It may not be a good idea, but one thing it is, it's interesting! huh.png

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Off topic:

 

It has it's use, e.g. here it's used for skinning a massive amount of characters (vertex texture fetch, not pixel shader this time). This approach is also useful if you have a model with a hell of a lot of bones.

 

I'm posting since you are using D3D11: The constant limit is considerably higher and even if you're hitting the limit, you don't need to use this approach - directly. Have a look into structured buffers. The usage is quite convenient: you really just define the struct in both shader and C++ and use with an array syntax. Under the hood something similar is happening as above: a "texture buffer" is used (HLSL register t#).

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One can break the constant limit - and force to use a proper loop - in SM 3.0 by encoding stuff in textures

I think there's an echo in here tongue.png

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Okay guys, I want a direct answer...

 

Is it OK to do the following?

PointLight pointLights[6];
SpotLight spotLights[6];
DirectionalLight directionalLights[2];
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Okay guys, I want a direct answer...

 

Is it OK to do the following?

PointLight pointLights[6];
SpotLight spotLights[6];
DirectionalLight directionalLights[2];

Sure why not?

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@Steve_Segreto: So, If I don't want to run into performance issues for most graphic cards out there and If I don't want to run into constant limits problems.

 

What is the maximum number that I should use for point, spot, directional lights in the shader array?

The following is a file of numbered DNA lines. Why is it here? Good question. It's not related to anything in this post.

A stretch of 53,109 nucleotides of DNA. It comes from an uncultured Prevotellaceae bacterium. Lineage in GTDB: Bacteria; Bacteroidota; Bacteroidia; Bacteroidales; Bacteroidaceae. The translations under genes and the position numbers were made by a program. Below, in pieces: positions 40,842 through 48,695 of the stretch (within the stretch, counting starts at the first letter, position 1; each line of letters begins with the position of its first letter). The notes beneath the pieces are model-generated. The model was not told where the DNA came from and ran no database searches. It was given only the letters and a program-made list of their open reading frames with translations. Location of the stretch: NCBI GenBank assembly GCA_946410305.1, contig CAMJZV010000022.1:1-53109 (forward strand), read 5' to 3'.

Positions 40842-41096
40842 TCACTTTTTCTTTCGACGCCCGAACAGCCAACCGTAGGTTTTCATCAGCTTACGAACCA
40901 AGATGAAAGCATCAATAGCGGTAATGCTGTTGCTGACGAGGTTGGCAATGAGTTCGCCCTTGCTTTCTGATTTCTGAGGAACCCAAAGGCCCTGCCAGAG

Edited by Medo3337
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@Steve_Segreto: So, If I don't want to run into performance issues for most graphic cards out there and If I don't want to run into constant limits problems.

 

What is the maximum number that I should use for point, spot, directional lights in the shader array?

I believe for most graphic cards out there you should try to stay under 256 float constant registers (shader model 2.0).

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@Steve_Segreto: Even If there are many variables?

 

Example:

LightDirectional directionalLight[8];
PointLight pointLight[100];
SpotLight spotLight[100];

Basically, I'm trying to set the maximum number possible.

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@osmanb: I'm creating a Game Engine, I'm NOT sure how many light each game or scene will include.

 

So basically, I'm trying to set the maximum possible, I believe 8 lights per mesh should be enough for MOST games, but still, If I could allow more then it would be better.

 

The thing that I'm concerned about is that I could have a huge building (one mesh) which could include many lights (even more than the maximum in shader)

Edited by Medo3337
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@Steve_Segreto: Even If there are many variables?

 

Example:

LightDirectional directionalLight[8];
PointLight pointLight[100];
SpotLight spotLight[100];

Basically, I'm trying to set the maximum number possible.

Hi Medo,

 

First convert the max number of floating point registers available for your shader model from a count of float4s to a count of bytes (16 per register). Then you need to take the sizeof( LightDirectional ) in bytes (multiplied by 100, since you want that many), plus the sizeof( PointLight ) in bytes (multiplied by 100) plus sizeof( SpotLight ) multiplied by 100. Now subtract that from the number of bytes available for variables/constants and that should tell you if you could compile that declaration within that shader model. Or you could just run fxc from the command line and try it out :)

 

Also if you were confused because I said 256 const float registers, I was just using some terminology I've seen in DX9 docs, I believe those same registers are used for uniform externs that you can set from a C++ program (i.e. variables)